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Last week, the Congressional Budget Office issued its first estimate of how the U.S. national debt would change over the next 10 years as a result of the tax cut legislation now making its way through Congress.
That estimate came in the form of a November 8, 2017 letter from CBO Director Keith Hall to Rep. Richard Neal (D-MA), ranking member of the House Ways and Means Committee, in which Hall indicated that the CBO anticipated the publicly held portion of the national debt in the year 2027 would increase from 91.2% of GDP to 97.1% of GDP in that year if the House of Representatives bill H.R. 1, the Tax Cuts and Jobs Act, in its current form were to become law.
However, the publicly held portion of the national debt is just a fraction of the U.S. government’s total public debt outstanding, so those percentages don’t provide the full picture of how the U.S. national debt would change under H.R. 1.
To find out what the impact might be to the full national debt, we took the CBO’s baseline projections of the gross national debt for the years 2017 through 2027 as a percentage of GDP and added in the additional portion that the CBO’s director indicated the national debt would grow over that time. The following chart shows those results, along with historical data going back to 1967, where we’ve indicated the level of the national debt as a percentage of GDP at the beginning of each elected U.S. President’s term in office to provide some historical context.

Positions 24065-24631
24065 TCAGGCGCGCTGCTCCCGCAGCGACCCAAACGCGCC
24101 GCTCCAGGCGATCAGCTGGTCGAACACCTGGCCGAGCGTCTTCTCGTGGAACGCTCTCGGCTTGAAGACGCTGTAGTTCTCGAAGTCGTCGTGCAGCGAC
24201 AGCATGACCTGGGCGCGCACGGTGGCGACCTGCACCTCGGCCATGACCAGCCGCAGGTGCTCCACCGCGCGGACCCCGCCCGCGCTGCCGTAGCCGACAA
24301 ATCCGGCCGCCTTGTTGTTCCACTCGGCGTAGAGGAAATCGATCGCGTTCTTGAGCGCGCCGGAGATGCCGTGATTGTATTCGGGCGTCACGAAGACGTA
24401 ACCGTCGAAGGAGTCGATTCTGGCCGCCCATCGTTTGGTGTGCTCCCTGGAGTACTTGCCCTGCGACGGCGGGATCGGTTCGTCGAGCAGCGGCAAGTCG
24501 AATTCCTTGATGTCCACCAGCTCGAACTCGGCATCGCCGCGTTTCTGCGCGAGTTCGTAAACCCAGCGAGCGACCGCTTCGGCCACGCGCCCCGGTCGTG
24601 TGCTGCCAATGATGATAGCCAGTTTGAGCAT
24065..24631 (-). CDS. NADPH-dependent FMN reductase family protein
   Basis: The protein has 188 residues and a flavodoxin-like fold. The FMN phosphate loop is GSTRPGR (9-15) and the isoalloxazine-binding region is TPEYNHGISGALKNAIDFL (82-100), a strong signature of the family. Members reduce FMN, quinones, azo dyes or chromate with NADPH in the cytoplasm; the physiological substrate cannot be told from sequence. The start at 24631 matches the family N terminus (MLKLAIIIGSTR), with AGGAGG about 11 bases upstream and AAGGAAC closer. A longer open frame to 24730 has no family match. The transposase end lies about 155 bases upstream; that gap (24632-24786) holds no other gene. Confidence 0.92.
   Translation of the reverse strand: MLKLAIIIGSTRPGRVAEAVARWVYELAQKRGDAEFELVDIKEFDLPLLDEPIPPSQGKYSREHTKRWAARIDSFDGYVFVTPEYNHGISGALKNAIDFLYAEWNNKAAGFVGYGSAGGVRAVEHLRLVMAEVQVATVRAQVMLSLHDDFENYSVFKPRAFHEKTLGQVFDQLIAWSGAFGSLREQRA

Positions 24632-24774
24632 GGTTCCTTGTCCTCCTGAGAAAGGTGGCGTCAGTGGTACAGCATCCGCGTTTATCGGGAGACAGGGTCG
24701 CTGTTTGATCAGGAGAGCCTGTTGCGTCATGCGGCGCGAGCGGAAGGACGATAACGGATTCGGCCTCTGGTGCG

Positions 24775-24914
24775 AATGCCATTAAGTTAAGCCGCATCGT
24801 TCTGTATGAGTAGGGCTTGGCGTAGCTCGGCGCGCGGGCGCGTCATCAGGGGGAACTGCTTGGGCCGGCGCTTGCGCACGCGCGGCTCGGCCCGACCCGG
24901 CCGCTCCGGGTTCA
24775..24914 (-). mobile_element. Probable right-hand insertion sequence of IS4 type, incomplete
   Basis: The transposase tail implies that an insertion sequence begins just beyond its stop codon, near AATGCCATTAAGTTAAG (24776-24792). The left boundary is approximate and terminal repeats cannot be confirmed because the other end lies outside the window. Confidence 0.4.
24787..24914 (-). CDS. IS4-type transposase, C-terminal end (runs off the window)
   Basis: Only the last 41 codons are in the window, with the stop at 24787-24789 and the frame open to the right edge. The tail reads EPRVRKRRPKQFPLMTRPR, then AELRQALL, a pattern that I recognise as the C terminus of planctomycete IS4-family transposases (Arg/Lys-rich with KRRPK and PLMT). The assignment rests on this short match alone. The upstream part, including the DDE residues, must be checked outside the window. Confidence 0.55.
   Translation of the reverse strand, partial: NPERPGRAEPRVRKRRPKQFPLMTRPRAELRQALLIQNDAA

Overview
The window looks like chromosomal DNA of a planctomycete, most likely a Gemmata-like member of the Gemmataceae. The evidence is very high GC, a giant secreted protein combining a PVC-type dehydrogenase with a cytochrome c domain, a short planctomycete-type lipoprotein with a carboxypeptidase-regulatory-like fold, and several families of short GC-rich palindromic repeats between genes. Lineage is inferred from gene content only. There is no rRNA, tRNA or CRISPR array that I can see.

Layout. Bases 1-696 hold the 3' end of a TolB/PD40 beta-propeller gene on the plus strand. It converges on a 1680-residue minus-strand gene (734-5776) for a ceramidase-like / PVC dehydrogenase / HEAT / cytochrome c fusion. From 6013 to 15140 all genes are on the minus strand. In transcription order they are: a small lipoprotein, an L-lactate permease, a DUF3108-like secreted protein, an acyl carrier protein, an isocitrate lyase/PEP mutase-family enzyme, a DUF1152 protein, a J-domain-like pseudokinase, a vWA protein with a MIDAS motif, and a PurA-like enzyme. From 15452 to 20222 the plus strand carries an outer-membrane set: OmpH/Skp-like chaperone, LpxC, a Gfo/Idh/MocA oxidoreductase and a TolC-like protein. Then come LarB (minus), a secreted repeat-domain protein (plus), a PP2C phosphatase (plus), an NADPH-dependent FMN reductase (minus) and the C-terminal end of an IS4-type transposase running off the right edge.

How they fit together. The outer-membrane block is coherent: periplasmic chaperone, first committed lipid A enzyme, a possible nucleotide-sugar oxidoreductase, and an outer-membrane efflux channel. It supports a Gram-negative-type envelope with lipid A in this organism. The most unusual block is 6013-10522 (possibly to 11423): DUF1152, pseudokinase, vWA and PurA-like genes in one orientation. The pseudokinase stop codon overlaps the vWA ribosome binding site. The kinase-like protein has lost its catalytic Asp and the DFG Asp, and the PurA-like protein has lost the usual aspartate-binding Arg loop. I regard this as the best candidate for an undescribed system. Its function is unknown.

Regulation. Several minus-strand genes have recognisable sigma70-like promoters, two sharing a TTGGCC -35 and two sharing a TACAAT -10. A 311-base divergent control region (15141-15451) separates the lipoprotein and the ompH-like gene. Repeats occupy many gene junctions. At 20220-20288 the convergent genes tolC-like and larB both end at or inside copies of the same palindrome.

Because the effect of the tax cuts wouldn’t show up until the U.S. government’s 2018 fiscal year, there would be no change in the CBO’s projections through 2017. Beginning in 2018 however, there is a gap that grows from year to year for the CBO’s different projections for the national debt.
Without any tax cuts, the U.S. national debt was projected to grow from 109.2% of GDP in 2017 up to 116.7% of GDP in 2027. Under the House’s version of the tax cut bill, the national debt would be projected to grow up to 122.6% under the CBO’s assumptions. This result also assumes that the proposed tax cuts would have no impact on the growth of GDP during the next decade.
At this writing, the CBO has not yet evaluated the Senate’s version of the tax cut bill.
Coincidentally, the CBO projects that the rate of growth of the total national debt from 2017 through 2027 with the tax cuts outlined in H.R. 1 would be about the same as was realized during President Obama’s second term in office.